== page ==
La Raza, a multicultural initiative that serves as Gordon College’s Latino voice has embarked on their second year as an official student organization. President Naomi Vargas ‘21 and Vice President Joanna Echtenkamp ‘21 filled three roles for their committee and gained underclassmen perspectives on the team.
These new committee members include Sofia Camejo, a sophomore Cuban-Puerto Rican, Nadya Roberts, a sophomore Puerto Rican, and finally, Jason Lopez, a freshman Salvadoran-Honduran.
The job of the veteran members is to train new committee members so that with the graduation of La Raza members, the leadership roles will be filled when the time comes. It is to maintain the mission of La Raza, so that future Latino students don’t feel alone or lost on campus.
La Raza’s mission began in 2018, after Vargas joined La Familia, the Spanish language based learning club at Gordon. Even so, she felt that there was still a cultural absence on campus. Vargas decided to create a space where Latino culture and heritage could be celebrated on campus.
La Raza, translated “The Roots,” became the outlet for Vargas and Echtenkamp to empower Latino students’ voices, including their own. They also found the opportunity to learn from other Latinos and share in the broad diversity found within the Latin-American community.
In the 2019-2020 academic year, the vision of La Raza is to make Latinos on campus feel like they belong and feel at home. The committee also hopes to educate and represent Latinos well within the larger Gordon community.
“I love the people and community here. I wanted to be in La Raza to help educate others, and influence the culture at Gordon,” said Jason Lopez ‘23, La Raza treasurer.
It begins with “Bienvenidos,” a banquet for all Latinos on campus. With handwritten invitations personally delivered by La Raza committee members, Latinos are welcomed into a community that wishes to make them feel at home.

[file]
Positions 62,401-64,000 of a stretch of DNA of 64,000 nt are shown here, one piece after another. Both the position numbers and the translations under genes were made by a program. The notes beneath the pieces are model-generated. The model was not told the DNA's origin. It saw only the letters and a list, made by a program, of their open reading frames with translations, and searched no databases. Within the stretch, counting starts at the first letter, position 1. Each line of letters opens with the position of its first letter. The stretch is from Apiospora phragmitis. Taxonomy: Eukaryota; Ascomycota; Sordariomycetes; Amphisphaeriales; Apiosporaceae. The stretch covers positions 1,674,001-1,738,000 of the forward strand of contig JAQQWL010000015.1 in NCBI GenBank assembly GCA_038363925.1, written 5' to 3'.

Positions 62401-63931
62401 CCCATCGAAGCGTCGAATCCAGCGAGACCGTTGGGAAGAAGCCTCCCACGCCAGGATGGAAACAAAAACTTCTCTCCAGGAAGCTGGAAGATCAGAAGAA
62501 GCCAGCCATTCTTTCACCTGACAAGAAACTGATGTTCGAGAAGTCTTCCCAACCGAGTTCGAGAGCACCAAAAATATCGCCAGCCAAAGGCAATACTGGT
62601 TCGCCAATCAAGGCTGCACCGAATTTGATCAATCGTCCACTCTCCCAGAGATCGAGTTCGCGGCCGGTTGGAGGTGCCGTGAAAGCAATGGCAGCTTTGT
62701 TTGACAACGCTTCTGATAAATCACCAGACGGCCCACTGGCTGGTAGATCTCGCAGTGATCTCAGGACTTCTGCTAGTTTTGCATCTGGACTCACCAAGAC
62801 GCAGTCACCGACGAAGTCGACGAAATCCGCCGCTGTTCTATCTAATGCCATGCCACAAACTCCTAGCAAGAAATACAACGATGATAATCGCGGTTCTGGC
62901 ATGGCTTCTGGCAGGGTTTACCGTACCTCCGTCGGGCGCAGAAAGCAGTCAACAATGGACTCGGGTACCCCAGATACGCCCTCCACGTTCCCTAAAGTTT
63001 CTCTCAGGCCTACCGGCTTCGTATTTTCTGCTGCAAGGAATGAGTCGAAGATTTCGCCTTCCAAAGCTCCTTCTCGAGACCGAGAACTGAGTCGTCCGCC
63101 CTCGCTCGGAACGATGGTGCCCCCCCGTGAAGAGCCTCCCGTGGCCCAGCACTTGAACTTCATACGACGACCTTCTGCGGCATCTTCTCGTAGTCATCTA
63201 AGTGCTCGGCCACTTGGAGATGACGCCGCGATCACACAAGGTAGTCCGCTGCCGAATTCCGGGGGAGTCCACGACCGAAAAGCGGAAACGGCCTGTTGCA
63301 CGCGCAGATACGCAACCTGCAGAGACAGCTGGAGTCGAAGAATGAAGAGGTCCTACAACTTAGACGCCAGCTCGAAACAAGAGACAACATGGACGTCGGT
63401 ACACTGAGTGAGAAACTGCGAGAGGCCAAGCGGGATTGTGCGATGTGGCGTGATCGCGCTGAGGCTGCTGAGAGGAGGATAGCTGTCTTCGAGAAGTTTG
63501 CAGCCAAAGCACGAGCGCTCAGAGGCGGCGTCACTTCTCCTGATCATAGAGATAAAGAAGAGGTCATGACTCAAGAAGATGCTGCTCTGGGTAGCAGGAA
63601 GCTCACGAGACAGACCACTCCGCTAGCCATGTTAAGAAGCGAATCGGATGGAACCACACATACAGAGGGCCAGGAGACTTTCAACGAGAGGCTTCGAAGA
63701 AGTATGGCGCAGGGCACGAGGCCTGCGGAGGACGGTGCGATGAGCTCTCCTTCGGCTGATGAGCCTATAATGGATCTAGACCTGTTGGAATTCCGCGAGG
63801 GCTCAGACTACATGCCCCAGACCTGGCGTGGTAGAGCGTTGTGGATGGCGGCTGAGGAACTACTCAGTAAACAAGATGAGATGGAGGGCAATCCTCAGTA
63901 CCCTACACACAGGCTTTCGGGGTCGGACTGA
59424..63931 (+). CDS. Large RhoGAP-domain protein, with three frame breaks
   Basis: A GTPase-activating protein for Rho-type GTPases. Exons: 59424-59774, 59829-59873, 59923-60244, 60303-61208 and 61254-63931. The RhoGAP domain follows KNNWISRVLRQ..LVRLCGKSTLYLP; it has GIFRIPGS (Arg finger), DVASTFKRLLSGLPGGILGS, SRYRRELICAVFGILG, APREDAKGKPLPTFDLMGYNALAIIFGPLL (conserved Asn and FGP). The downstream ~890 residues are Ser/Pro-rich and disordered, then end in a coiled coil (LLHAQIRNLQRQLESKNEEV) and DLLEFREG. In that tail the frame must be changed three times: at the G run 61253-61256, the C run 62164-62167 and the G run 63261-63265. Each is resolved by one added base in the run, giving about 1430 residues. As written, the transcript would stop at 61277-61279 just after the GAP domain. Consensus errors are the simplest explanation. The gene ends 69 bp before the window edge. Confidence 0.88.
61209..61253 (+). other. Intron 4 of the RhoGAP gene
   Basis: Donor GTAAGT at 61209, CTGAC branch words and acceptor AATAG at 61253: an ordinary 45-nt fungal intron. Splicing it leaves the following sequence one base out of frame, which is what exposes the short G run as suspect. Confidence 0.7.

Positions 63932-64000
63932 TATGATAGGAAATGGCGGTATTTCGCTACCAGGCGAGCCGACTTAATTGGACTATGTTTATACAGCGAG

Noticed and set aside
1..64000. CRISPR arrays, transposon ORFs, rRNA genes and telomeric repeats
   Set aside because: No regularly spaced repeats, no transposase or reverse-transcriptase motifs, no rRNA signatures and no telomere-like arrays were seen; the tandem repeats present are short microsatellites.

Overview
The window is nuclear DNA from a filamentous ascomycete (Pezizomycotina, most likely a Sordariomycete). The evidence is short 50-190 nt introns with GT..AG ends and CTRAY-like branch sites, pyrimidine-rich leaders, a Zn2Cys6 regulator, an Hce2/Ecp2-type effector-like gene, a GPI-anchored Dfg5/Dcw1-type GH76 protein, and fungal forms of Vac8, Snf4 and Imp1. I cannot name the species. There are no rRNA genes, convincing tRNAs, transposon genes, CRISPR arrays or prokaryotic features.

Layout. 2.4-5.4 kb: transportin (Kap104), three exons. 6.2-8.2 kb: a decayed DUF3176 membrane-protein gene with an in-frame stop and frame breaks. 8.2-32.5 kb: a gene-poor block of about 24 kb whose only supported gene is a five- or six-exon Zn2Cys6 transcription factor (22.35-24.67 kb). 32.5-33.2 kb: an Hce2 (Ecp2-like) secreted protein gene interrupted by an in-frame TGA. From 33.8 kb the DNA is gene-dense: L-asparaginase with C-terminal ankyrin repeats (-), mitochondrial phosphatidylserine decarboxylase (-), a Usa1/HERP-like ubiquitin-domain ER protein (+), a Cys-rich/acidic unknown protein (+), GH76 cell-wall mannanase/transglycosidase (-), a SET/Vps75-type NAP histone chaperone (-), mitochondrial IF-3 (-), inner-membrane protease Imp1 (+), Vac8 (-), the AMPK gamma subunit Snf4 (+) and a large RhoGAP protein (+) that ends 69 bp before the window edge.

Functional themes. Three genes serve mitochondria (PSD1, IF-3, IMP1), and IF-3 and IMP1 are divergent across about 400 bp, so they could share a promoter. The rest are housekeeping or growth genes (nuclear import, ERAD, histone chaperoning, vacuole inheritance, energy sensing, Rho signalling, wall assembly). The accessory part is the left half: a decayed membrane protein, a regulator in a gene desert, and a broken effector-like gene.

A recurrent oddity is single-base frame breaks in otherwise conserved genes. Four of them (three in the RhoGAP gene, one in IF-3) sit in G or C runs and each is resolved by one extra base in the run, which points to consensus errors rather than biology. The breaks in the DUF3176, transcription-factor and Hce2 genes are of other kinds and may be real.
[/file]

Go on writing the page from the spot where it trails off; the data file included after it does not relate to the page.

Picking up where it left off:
La Raza uses “Bienvenidos” as an opportunity to welcome students to Gordon College, to recognize the struggle of living in an environment outside of their culture, and to make Latinos feel special and loved.
Sofia Camejo ‘22, Discussion Leader, says that she joined because “La Raza embodies a part of campus that I’m proud to represent. It’s a good way for everyone on campus to celebrate the Latino heritage alongside us.”
In fulfilling their vision to educate and celebrate together, the after-party is an open invitation to all cultures and ethnicities on campus to enjoy Hispanic refreshments, music, and dance.
“I wanted a community who would understand the way that I grew up, and would process things similarly to the way I process things” says Nadya Roberts ‘23, Event Coordinator. We can see this common experience of Latino kids in the coming month at “Puertas Abiertas,” translated as “Open Doors.”
In Puertas Abiertas, a designated Discussion Leader on the La Raza committee brings the Latino community together once a month to discuss issues and shared experiences. It provides a safe space for reconciliation and relation, with the added factor of Hispanic food.
La Raza has even more plans for the academic year to not only empower Gordon’s Latino students but to share in their diverse community with food, dance, and discussion.
As Echtenkamp says: “We are here!” Latinos have arrived and are ready to make their voices known at Gordon.